Like many in the media, the first "catalyst for change" video that came to Couric's mind was Allen's 2006 remark: "...before the age of YouTube it might have been just a local news spot at most, but it went viral online and badly hurt his chances for re-election."
On the May 17 broadcast of NBC's Today, marking YouTube's 5th anniversary also included Allen's "Macaca moment," with co-host Meredith Vieira noting how web videos have "sunk" the careers of some. On CNN's Reliable Sources on Sunday, host Howard Kurtz observed how the website "soon became a political tool. When Virginia Senate candidate George Allen referred to an Indian-American as 'Macaca,' the videotape went viral."
UPDATE AT END OF POST: Might the President have said "freaking?"
Barack Obama said the F-word at the White House Correspondents' Dinner Saturday evening, and the video of his obscenity was posted at YouTube and WhiteHouse.gov.
As he began his comic remarks, the President said:
I wasn't sure that I should actually come tonight. [Vice President Joe] Biden talked me into it. He leaned over and he said, "Mr. President, this is no ordinary dinner. This is a big (whispering) f--king meal."
At 9:09 AM Sunday, a video of the President's routine was published at the White House website after being posted at YouTube some time Saturday evening.
As you can hear in the video, a bleep has been added, but the whispered F-word is still audible (video follows with commentary, joke in first 60 seconds):
While mainstream media reporters are generally pretty supportive of the Obama administration, they bristle, and rightly so, at incidents where the administration is less than transparent or actively seeks to impede journalists from working.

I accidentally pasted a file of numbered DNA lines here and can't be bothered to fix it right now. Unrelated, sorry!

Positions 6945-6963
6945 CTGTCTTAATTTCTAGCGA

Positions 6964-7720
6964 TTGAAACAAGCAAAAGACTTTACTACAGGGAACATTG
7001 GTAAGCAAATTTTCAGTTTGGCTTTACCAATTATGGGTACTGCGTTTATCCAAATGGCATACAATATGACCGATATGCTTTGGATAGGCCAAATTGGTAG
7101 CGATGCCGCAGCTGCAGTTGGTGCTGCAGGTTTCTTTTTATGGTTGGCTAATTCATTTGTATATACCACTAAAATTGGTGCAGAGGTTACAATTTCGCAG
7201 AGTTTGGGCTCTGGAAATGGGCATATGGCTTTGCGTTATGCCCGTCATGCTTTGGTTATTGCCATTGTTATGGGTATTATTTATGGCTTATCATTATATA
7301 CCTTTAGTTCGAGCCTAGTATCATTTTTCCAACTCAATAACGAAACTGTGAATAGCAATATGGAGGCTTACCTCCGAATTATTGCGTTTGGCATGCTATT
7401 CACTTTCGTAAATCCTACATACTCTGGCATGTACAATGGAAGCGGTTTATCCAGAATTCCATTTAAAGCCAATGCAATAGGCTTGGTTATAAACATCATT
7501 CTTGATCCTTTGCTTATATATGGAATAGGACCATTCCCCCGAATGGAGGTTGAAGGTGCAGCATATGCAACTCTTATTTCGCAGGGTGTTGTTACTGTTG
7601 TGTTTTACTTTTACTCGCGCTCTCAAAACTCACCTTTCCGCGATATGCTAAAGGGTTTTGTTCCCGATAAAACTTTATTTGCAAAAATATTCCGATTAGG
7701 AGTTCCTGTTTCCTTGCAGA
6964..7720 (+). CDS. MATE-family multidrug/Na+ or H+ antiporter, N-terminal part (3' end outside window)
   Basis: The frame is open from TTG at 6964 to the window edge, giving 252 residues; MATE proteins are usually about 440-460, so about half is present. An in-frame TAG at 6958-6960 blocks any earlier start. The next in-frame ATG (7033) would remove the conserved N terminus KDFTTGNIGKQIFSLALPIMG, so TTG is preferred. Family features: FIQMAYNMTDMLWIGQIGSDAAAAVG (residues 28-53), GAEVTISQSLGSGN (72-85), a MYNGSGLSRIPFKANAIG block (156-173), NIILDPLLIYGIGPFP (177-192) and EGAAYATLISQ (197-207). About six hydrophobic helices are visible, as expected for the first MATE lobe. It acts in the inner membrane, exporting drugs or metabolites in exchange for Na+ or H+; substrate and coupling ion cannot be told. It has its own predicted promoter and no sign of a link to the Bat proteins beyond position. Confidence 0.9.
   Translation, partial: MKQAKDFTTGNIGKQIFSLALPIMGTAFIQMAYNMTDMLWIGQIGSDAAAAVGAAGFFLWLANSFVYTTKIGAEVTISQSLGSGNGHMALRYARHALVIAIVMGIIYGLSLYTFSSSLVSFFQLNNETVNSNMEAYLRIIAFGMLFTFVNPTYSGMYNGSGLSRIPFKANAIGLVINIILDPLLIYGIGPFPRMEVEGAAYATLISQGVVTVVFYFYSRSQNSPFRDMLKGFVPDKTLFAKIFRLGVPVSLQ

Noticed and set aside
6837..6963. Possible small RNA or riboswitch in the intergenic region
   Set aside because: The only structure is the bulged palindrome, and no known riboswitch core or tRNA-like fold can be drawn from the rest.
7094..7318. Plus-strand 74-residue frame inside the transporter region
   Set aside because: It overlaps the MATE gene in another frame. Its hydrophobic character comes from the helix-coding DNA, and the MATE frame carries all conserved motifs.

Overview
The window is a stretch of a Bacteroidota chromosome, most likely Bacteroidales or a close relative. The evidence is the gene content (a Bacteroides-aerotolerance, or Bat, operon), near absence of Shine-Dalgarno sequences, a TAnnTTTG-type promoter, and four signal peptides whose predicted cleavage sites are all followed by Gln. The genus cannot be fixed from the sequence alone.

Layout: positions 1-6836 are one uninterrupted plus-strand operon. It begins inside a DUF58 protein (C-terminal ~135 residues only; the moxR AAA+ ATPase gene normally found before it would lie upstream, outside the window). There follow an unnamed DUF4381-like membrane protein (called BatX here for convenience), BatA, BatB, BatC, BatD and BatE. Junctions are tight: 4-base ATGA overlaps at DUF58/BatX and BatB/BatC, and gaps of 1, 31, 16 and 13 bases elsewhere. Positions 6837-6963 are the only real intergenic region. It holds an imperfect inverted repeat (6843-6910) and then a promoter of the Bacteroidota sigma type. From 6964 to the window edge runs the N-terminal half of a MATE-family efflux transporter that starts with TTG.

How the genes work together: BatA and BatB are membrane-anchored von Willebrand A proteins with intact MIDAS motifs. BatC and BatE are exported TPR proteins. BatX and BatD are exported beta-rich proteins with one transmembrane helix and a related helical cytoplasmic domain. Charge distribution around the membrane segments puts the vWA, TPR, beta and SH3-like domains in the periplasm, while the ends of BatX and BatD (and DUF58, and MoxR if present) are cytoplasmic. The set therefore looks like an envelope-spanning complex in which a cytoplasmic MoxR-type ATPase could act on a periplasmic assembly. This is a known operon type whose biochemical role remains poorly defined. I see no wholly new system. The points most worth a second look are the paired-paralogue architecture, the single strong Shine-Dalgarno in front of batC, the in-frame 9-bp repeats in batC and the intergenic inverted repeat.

Police chased reporters away from the White House and closed Lafayette Park today in response to a gay rights protest in which several service members in full uniform handcuffed themselves to the White House gate to protest "Don't Ask, Don't Tell."
People who have covered the White House for years tell me that's an extremely unusual thing to do in an area that regularly features protests.
A reporter can be seen in the YouTube video above calling the move "outrageous" and "ridiculous."
This video of Russian ex-President (now Prime Minister) Vladimir Putin's response to a question about terrorism at a G-8 summit press conference was posted in early 2008. However, his answer is worth noting now in light of Barack Obama's rather dispassionate first response to the Nigerian Christmas Day bomb plot terrorist which came off as sounding like a tepid legalistic statement from a deputy district attorney. Here is a transcipt of the question from a French journalist and the blunt response from Putin which stunned the press conference to silence:
FRENCH JOURNALIST: ...Don't you think that by trying to eradicate terrorism in Chechnya you are going to eradicate the civilian population of Chechnya?
VLADIMIR PUTIN: If you want to become an Islamic fundamentalist and be circumcised, come to Moscow. We are multiconfessional. We have very good specialists. I can recommend one for the operation. He'll make sure nothing grows back.